Lately, Facebook has become a source of terror for me as each new day is filled with people who have moved on from being single to married and now to having babies. The latest in this parade of everyone else’s accomplishments was the announcement that my high school boyfriend and his wife are expecting their first child. He’s the kind of person who only pops into Facebook to post about major life events. Although I’m sure this isn’t his intention, sometimes I feel that it sends a message of “I live a life that is so full that I only get on Facebook to tell everyone how great it’s going.”
I, however, am on the opposite end of the spectrum. I couldn’t even bring myself to post about my graduation from college because it didn’t seem as important as people getting married or having babies. I just lurk around watching everyone else’s lives fill up with marriage and family. It’s definitely not healthy, but that’s not what this article is about. I’m just explaining the impetus behind the spiral that prompted me to write this article.
In the scriptures, we get stories of people who needed to trust God and move forward in order to accomplish His purposes. Too often we focus on the outcome of these stories and forget what happens in the middle. We can’t neglect the middle because that’s where most of us are. We find ourselves in the middle of the struggle.
Nephi and Laban
One example of being in the middle comes from Nephi. In 1 Nephi 3, Lehi tells Nephi that the Lord has commanded them to get the plates from Laban, and Nephi says that classic line: “And it came to pass that I, Nephi, said unto my father: I will go and do the things which the Lord hath commanded, for I know that the Lord giveth no commandments unto the children of men, save he shall prepare a way for them that they may accomplish the thing which he commandeth them.” (1 Nephi 3:7).
Nephi has just come from this experience where he has gained a testimony of everything his father has been teaching. He’s excited and he’s ready to do what the Lord has asked them to do. Through the struggles that Nephi and his brothers experienced trying to get the plates, Nephi’s unflagging faith carried him . Finally, when everything else failed, Nephi chose to put his faith in God again and he “was led by the Spirit, not knowing beforehand the things which [he] should do” (1 Nephi 4:6).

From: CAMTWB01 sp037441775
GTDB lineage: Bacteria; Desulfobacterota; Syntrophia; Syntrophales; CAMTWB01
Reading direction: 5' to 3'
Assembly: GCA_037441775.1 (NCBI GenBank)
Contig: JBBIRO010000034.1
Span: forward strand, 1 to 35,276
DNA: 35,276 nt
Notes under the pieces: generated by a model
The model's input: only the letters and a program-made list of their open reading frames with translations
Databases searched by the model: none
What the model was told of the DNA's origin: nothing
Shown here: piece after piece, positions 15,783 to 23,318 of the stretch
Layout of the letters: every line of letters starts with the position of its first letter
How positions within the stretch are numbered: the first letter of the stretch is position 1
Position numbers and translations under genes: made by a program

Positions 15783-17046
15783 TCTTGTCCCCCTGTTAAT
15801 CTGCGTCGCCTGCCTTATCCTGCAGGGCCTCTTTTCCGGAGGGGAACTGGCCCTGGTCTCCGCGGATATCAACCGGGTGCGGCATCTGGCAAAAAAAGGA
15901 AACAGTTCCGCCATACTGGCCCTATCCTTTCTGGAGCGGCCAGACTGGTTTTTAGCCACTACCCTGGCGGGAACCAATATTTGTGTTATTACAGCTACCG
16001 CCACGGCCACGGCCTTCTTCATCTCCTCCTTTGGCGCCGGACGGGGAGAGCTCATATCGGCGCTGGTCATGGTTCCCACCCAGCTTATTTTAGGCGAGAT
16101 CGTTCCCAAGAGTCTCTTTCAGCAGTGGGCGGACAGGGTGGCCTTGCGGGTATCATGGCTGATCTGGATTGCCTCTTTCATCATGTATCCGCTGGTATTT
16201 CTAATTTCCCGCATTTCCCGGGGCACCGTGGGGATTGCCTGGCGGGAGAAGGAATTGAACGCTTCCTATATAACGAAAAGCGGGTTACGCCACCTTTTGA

Nephi is enthusiastic and he’s willing to trust implicitly until the Spirit directs him to do something he never thought he would have to do. The Spirit tells Nephi to kill Laban, and Nephi writes, “And I shrunk and would that I might not slay him” (1 Nephi 4:10). Nephi knows that God will provide a way for him to obtain the plates, but when that way is shown to him, he hesitates. In that hesitation, we see Nephi’s struggle to put his trust in the Lord. Nephi cannot see the outcome in that moment, but God is merciful and helps Nephi understand why he needs to kill Laban.
We’ve all been in a situation where we’re willing to trust God as we move forward in life only to hesitate when we find out the way God wants us to go. We get to our metaphorical Laban and we look up at God and say, “I’m willing to trust, but please let it be any way but the way that you’ve given me.” In those moments, I like to think He takes us by the hand and shows us, like He did Nephi, just enough to understand and move forward. Trusting God doesn’t mean that we don’t have our doubts and fears — it means we keep moving forward in spite of those fears.
The Jaredites and the Barge
Another example later in the Book of Mormon is the Jaredites. The Jaredites left their home and traveled in the wilderness to get to the promised land. They reached the seashore and they stayed there for four years until the Lord commanded the Brother of Jared to build barges to cross the sea. The barges were like “…a whale in the midst of the sea” (Ether 2:24). The Jaredites didn’t entirely know what the journey would be like, but they did know that they would be underwater much of the time. They had to trust that the Lord would help them arrive in the promised land.
About being underwater, the Lord told them, “…the mountain waves shall dash upon you. Nevertheless, I will bring you up again out of the depths of the sea; for the winds have gone forth out of my mouth, and also the rains and the floods have I sent forth. And behold, I prepare you against these things; for ye cannot cross this great deep save I prepare you against the waves of the sea, and the winds which have gone forth, and the floods which shall come . . .” (Ether 2:24-25). The winds and the waves that would beat on their barges and make their journey difficult and frightening were also the force that would push them forward to the promised land. They had to trust that the winds and waves would help them rather than hurt them.
My Experience Struggling with a Missionary Companion